The Phantom Tollbooth

Book review by
Mary Eisenhart, Common Sense Media
The Phantom Tollbooth Book Poster Image
Popular with kidsParents recommend
Trip to enchanted world excites learning in kids' classic.

Parents say

age 8+
Based on 10 reviews

Kids say

age 8+
Based on 17 reviews

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A lot or a little?

The parents' guide to what's in this book.

Educational Value

Being dedicated to advancing the pursuit of knowledge, this book is fairly packed with educational material and clever perspectives on it. Wordplay and math problems are strewn exuberantly, along with commentary on social ills wrought by ignorance and mental laziness. Many of the whimsical characters Milo encounters along the way invite readers to look at long-held assumptions in new ways -- e.g., the airborne Alec Bings, who thinks Milo must be quite old to have his feet touching the ground already.

Positive Messages

This book is driven by the view that learning is not only good and fun, but also a moral imperative. In the "Appreciation" foreword added in 1996, Maurice Sendak points out that it was actually compared to the robust Puritan spiritual tract Pilgrim's Progress for its "awakening of the lazy mind." The book begins with main character Milo thinking that life is boring and the pursuit of knowledge is worthless, but by the end, Milo has both the interest and the tools for learning, and a considerably more upbeat outlook.

Positive Role Models & Representations

Most of the characters except Milo are essentially figures that exist to illustrate some concept (as with the princesses Reason and Rhyme) or cartoonish wordplays (as with Tock, the Watch Dog, whose midsection is, literally, a watch). Milo learns something from each of them. 

Violence & Scariness

There are confrontations with demons, but comical villains like the Overbearing Know-It-All and the Terrible Trivium are unlikely to strike terror into the most tender-hearted of readers.


What parents need to know

Parents need to know that this is an enduring classic that has charmed readers for more than 50 years.  For some younger kids, the academic subject matter may be a little too advanced, and hence boring. Different aspects will appeal to different kids -- some will find the puns hysterical, others will gravitate more to the math or Jules Feiffer's whimsical illustrations. If you're looking for robust, swashbuckling adventure with three-dimensional characters and a fast-moving plot, this is not your book. But if you want a vivid illustration of the perils of jumping to conclusions, The Phantom Tollbooth is for you. Note: The 1970 animated film version fails to convey the book's depth.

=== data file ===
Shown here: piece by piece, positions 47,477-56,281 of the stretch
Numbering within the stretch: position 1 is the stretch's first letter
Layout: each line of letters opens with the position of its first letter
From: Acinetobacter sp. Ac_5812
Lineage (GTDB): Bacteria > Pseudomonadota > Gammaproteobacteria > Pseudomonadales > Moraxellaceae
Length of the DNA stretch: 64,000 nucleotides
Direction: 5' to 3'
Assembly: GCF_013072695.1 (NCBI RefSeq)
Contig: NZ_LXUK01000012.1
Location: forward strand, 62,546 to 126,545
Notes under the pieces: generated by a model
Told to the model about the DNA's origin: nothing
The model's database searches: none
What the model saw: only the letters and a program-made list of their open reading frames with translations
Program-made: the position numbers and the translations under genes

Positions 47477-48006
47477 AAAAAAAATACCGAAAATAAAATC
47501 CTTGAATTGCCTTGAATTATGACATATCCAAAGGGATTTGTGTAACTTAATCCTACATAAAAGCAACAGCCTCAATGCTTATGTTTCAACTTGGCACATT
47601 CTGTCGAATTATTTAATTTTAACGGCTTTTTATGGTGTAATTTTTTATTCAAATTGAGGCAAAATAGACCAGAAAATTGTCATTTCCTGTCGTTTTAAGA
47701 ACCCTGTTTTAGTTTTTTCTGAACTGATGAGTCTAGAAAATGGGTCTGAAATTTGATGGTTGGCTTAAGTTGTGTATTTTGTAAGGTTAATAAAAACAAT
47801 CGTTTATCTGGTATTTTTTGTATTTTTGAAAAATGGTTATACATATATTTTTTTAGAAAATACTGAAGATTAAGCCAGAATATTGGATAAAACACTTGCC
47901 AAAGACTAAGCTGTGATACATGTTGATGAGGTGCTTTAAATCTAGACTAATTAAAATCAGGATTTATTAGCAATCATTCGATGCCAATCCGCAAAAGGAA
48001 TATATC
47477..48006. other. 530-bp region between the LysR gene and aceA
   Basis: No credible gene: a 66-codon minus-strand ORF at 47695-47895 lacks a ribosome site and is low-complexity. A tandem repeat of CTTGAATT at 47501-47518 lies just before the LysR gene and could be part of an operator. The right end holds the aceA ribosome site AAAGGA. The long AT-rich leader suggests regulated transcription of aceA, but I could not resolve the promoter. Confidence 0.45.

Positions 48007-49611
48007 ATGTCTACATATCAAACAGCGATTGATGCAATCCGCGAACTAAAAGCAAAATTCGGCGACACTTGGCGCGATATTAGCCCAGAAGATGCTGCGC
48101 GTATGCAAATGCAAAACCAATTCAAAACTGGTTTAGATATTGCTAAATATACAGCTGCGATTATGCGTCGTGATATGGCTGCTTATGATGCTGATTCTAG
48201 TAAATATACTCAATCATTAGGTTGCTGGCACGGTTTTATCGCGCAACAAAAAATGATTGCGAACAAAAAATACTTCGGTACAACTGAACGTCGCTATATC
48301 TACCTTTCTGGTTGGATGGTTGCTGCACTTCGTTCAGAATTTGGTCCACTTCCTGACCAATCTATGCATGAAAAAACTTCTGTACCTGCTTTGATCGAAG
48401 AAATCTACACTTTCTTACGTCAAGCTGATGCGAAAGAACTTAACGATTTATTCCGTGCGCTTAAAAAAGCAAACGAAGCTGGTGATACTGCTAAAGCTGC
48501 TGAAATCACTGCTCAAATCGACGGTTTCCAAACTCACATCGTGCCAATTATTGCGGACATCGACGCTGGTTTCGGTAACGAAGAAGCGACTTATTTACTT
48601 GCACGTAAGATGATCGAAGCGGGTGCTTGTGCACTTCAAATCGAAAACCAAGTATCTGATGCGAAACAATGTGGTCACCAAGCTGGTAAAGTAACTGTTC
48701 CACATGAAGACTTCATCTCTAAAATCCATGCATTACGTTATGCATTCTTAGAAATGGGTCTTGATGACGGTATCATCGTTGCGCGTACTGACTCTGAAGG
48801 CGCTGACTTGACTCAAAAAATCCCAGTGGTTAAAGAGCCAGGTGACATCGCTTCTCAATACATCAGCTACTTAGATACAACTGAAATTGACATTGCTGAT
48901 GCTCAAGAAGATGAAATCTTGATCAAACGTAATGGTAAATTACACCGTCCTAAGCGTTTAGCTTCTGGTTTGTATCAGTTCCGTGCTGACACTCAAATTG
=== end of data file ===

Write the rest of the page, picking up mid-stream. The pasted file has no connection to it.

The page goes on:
User Reviews

  • Parents say
  • Kids say
Parent of a 11, 18+, and 18+-year-old Written byGoodyGoody1 November 15, 2020

One of the best books ever written for children and adults alike!

We hve read this book multipe times. It is great one to read every few years. It gets better the older you get. It is the ultimate ode to learning and the impo... Continue reading
Adult Written byChristina V. January 25, 2017

Christina's review

The Phantom Tollbooth by Norton Juster is a book about a kid named Milo, he does not know what to do with life and everything to him is boring. He did not reall... Continue reading
Teen, 17 years old Written byLILA300 June 17, 2020

Worst book ever

I literally hate this book. It's just so weird. And when the teacher kept trying to read it to us I was so mad cause i didn't understand a word. May... Continue reading
Kid, 12 years old November 16, 2014

Meh.. Okay

First off, I liked the book. It was really cute and reminded me of Alice in wonderland(which is a much better alternative). But I found that most kids in my cl... Continue reading

What's the story?

Young Milo is bored in school and bored with life, not seeing the point of much of anything. In the midst of this funk, he comes home from school to find a mysterious tollbooth in his apartment and, for lack of anything better to do, hops in his little electric car and drives through it. Ultimately, accompanied by a Watch Dog named Tock and a strange creature called the Humbug, he sets forth on a quest to rescue the princesses Rhyme and Reason from dire captivity, seeing many peculiar sights and meeting many interesting characters along the way -- as well as getting an introduction to numerous academic concepts.

Is it any good?

Clearly a book by an unabashedly brainy adult, it evangelizes intellectualism with glee, which some kids are going to find more entertaining than others. But a book does not remain a hit for more than half a century without striking a chord in the hearts of a sizeable audience, and THE PHANTOM TOLLBOOTH has garnered a huge, multi-generational following.

Talk to your kids about ...

  • Families can talk about how easy it is not to think about what you're doing, and how much trouble you can get into that way. The book is full of silly examples, but you can probably think of plenty of your own.

  • What are you most interested in learning about, in or outside of school? What do you find boring? Why do you think it's boring? What might make you change your mind?

  • If you could go on a quest with your choice of companions, where would you go, what would be your task, and who would you take along?

Book details

Our editors recommend

For kids who love fantasy

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